Tuesday, August 8, 2017
LAW AND LEGAL CULTURE IN ANGLO-SAXON ENGLAND I-II
These sessions form part of the on-going reevaluation of the present state of the study of Anglo-Saxon law which began with the celebration of the centenary of Felix Liebermann's Gesetze der Angelsachsen. Recognizing the extent to which our understanding of early law has changed over the last century, the purpose of these sessions is to bring together scholars from a variety of disciplines to discuss new ways of understanding pre-Conquest legal culture. We invite papers that examine the many ways in which law was made, understood, practiced, promulgated, and transcribed in the Anglo-Saxon world. We are eager to receive submissions representing a variety of perspectives, methodologies, and disciplines. Possible topics include (but are not limited to): royal legislation, legal manuscripts, law in/and literature, legal procedure, charters and diplomatics, writs and wills, dispute resolution, theories of law and justice, perceptions of early law in later periods, law in/and art, We welcome traditional philological and historicist approaches, as well as those informed by modern critical theory. The last few years have witnessed the most extensive reconsideration of Old English law since Liebermann himself, and this session offers an important opportunity to discuss the progress and publicize the research taking place in this field.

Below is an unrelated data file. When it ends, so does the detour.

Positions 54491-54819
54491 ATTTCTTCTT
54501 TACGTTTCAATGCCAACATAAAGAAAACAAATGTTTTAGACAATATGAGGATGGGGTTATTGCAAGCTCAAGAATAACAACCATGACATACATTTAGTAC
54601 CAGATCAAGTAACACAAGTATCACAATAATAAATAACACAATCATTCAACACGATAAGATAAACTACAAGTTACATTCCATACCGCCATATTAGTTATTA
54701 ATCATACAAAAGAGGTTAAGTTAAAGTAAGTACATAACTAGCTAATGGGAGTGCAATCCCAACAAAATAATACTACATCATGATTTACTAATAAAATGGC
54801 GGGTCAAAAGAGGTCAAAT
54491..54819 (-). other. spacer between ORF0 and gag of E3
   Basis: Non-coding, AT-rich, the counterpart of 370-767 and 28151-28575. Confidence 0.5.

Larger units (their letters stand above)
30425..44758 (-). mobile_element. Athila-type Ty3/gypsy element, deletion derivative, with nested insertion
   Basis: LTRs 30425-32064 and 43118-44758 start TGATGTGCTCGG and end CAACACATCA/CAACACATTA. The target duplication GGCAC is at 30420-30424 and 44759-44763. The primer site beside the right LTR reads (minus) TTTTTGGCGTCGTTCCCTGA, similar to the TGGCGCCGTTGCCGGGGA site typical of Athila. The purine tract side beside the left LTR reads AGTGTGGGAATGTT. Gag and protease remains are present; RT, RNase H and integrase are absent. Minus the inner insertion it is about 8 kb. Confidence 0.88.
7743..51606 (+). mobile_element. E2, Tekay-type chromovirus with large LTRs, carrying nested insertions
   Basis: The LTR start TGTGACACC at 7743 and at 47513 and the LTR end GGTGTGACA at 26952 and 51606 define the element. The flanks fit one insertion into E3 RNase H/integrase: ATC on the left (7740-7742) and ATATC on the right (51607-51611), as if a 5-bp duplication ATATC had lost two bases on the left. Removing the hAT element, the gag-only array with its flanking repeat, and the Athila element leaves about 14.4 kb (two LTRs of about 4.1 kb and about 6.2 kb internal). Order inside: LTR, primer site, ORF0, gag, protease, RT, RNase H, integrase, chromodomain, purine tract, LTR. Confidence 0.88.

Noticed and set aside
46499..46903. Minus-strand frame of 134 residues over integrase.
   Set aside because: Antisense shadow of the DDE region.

ARCHBISHOP WULFSTAN OF YORK
The purpose of this session is to reevaluate the legacy of one of the most important authors of the later Anglo-Saxon period. We invite papers covering all aspects of Archbishop Wulfstan's career as "homilist and statesman," to borrow Dorothy Whitelock's famous formulation. We are eager to receive submissions representing a variety of perspectives, methodologies, and disciplines. We welcome traditional philological and historicist approaches, as well as those informed by modern critical theory. Archbishop Wulfstan is perhaps the most important and influential political thinker of the later Anglo-Saxon period, and this session offers a valuable opportunity to reassess his legacy.
Professor and Vice Chair
Department of English
University of Louisville
Louisville, KY 40292